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When I Grow Up, I Want to be an Assistant City Administrator

Posted on November 22, 2019


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I remember taking the career aptitude test in high school and I remember my results because they were oddly specific, Vice President of a nursing home. It kind of made sense, I like helping people and I didn’t think I wanted to be the CEO of a company or anything but I didn’t think VP of a nursing home was the path I wanted to take. The test wasn’t that far off though, fast forward to 2010 when I was graduating with a Sociology degree during an economic downturn. I applied for jobs for over 6 months trying to find something I would allow me to start paying my student loans back and live on my own. As graduation started rapidly approaching, I found myself looking at graduate school, mainly because it allowed me to postpone paying back my loans.

I still had no idea what I wanted to do. I still wanted to help people. I wanted to be closer to home, and I found a Masters in Public Policy Administration program that had a certificate in non-profit management and leadership. That sounded perfect! I had done internships at non-profits and that career path allowed me to do what I always wanted to do, help people. 

My MPPA program had people from all kinds of backgrounds and careers. There were working professionals going back to school, in both the nonproft and government sector. There were folks just like me that couldn’t find full-time work so they were continuing their education as well. The majority of my classes focused on public sector issues in both government and the non-profit world. 

While I was going to grad school, I was a head lifeguard at a local city-owned and operated pool. That had been my high school job, the job I came home to during undergrad on summers and school breaks. It allowed me enough flexibility to have another part-time job while going to  grad school. Not one time during the first three-quarters of my master’s program did I consider continuing working full time for that city or any other city. I wanted to work at a nonprofit and help people and that was that. Until a position opened up for a Volunteer Coordinator over in the Human Resources Department. I could get experience working with volunteers and then go work at a nonprofit. I spent years in that position and continued to yell myself it was “a temporary stepping stone.” Then, things started to change. My supervisors let me coordinate training for the entire city. I met and worked with people in all the different departments: Water, Police, Streets, Community Development, Finance and more. I found myself interested in the variety and complexity of what working at a city can mean day-to-day.

Almost five years later, I applied for a job in what I thought was a small-but-somewhat-growing city about 15 miles down the road as an Assistant to the City Administrator. After two years, I was promoted to Assistant City Administrator. So, here I am, in a position that is arguably, or maybe eerily, similar to the one indicated by my high school aptitude test. By the way, we are one of the fastest-growing cities in our state and what I thought would be a small change, was an incredible, life-changing decision, that solidified my lifelong career working in local government.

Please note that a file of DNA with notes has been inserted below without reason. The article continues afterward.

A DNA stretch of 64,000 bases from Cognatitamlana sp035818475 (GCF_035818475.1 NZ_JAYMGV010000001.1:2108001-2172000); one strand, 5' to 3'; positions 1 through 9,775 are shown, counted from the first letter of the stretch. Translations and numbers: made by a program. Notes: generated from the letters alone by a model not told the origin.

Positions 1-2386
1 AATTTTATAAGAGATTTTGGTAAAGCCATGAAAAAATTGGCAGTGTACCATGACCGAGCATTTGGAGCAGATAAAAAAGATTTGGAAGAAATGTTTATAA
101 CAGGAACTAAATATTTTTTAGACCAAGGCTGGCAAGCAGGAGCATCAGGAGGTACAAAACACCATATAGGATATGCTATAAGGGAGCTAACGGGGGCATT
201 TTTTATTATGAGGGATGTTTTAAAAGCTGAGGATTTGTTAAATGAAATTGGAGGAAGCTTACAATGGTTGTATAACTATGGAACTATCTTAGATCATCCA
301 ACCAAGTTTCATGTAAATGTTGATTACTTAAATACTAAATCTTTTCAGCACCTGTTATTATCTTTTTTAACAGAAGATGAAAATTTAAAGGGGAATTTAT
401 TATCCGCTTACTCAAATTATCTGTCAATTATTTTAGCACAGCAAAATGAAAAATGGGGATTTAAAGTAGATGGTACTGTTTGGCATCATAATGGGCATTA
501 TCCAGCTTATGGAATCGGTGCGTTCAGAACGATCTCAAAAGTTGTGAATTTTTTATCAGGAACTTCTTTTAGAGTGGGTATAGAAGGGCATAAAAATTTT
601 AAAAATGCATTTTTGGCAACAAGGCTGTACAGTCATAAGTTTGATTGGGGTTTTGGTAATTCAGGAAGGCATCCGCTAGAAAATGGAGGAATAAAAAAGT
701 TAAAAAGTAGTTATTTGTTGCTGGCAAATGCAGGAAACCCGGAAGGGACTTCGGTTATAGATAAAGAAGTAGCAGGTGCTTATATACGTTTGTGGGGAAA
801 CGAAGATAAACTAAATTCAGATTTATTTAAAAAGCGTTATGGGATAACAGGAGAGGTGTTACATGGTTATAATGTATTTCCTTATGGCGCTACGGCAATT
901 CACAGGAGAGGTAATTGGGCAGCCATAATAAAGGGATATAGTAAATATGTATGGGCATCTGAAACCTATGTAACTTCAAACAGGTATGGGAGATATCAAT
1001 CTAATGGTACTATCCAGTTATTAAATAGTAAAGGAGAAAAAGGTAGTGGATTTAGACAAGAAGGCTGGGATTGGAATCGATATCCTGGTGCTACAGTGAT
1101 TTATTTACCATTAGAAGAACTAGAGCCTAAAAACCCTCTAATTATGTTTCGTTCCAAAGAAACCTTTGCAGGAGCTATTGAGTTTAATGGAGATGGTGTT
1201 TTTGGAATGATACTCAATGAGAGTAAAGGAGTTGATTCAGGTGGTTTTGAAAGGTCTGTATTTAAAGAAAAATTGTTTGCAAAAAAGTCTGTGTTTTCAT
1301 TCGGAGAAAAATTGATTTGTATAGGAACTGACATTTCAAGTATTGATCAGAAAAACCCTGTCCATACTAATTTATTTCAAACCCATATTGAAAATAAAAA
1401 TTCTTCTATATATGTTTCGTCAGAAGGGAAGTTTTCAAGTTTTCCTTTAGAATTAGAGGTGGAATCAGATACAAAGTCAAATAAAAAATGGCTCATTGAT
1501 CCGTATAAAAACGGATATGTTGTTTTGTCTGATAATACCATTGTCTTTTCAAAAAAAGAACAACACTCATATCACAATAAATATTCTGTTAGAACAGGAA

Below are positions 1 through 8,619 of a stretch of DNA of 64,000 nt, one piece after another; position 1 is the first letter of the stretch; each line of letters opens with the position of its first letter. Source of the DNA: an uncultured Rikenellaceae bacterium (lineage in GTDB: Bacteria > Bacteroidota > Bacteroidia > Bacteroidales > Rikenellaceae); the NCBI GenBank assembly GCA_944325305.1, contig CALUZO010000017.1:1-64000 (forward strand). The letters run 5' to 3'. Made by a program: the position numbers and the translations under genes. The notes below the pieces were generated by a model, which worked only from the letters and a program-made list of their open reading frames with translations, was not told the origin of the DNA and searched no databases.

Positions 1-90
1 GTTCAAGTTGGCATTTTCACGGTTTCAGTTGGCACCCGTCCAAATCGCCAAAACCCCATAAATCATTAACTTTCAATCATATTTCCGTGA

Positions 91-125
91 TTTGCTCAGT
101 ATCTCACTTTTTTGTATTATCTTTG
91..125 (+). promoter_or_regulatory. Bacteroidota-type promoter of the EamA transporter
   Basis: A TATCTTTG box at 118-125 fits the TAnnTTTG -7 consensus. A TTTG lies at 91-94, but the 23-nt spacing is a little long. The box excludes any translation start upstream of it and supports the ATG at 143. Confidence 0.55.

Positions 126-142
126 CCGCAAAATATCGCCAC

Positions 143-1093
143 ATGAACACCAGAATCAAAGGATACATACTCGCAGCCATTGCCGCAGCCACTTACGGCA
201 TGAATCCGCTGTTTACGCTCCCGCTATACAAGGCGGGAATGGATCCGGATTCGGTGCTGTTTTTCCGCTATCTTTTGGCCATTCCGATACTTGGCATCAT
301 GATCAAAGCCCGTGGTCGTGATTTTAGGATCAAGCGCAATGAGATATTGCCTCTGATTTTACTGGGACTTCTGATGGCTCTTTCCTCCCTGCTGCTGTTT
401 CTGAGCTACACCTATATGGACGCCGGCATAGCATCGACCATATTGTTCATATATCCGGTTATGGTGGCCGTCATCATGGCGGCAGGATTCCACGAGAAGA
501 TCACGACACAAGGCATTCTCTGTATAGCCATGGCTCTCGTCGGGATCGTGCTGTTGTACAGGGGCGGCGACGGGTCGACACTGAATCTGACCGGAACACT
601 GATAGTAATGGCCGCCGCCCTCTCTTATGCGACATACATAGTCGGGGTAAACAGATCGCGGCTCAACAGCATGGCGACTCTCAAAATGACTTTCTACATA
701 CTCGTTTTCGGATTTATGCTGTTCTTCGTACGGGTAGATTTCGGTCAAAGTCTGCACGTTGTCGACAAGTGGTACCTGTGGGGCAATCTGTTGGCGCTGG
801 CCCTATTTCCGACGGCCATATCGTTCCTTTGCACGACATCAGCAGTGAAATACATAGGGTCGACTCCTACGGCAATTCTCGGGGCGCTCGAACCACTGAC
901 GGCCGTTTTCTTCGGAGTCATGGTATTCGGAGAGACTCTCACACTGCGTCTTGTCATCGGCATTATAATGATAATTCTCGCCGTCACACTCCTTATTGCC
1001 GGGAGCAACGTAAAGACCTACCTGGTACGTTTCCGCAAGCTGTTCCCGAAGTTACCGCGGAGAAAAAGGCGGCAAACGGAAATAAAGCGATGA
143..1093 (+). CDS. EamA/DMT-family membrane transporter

Still, no one grows up thinking they want to be a City Administrator or a Director of Communications for a City or a Parks and Recreation Director. They grow up thinking what I did: “I want to help people.” We are competing for good employees in a job market where people both can go anywhere they want to work and simultaneously live anywhere they want while working for the same company. Businesses are embracing technology to give their employees freedom to live where they choose. They are showing up to high school career fairs and talking to them about careers in engineering and technology. Trade schools are recruiting right out of high school and paying for students to attend so there will be enough skilled workers.

What are local governments doing to market our field? I don’t know anyone who knew they wanted to be in local government when they were young. Everyone just kind of ends up here by accident. But what if that wasn’t the case? What if we started branding ourselves as the place you can go to really impact people’s lives, real people in your own community. What if we started showing up to career fairs, not to recruit for part-time high-school jobs, but to start talking to youth about what working for a city means. It’s not all red tape and politics. It’s a place where you have both the responsibly and privilege of serving your community. It’s a place where things can be really exciting and fun and every single city is different. So if one doesn’t work for you, there is probably another one that does!

Let’s start talking to students about what we really do, and put an end to some of those ideas about what people think we do. Let’s market ourselves and our field. Through outreach and education efforts we can help future generations decide they might just want to be an Assistant City Administrator when they grow up.

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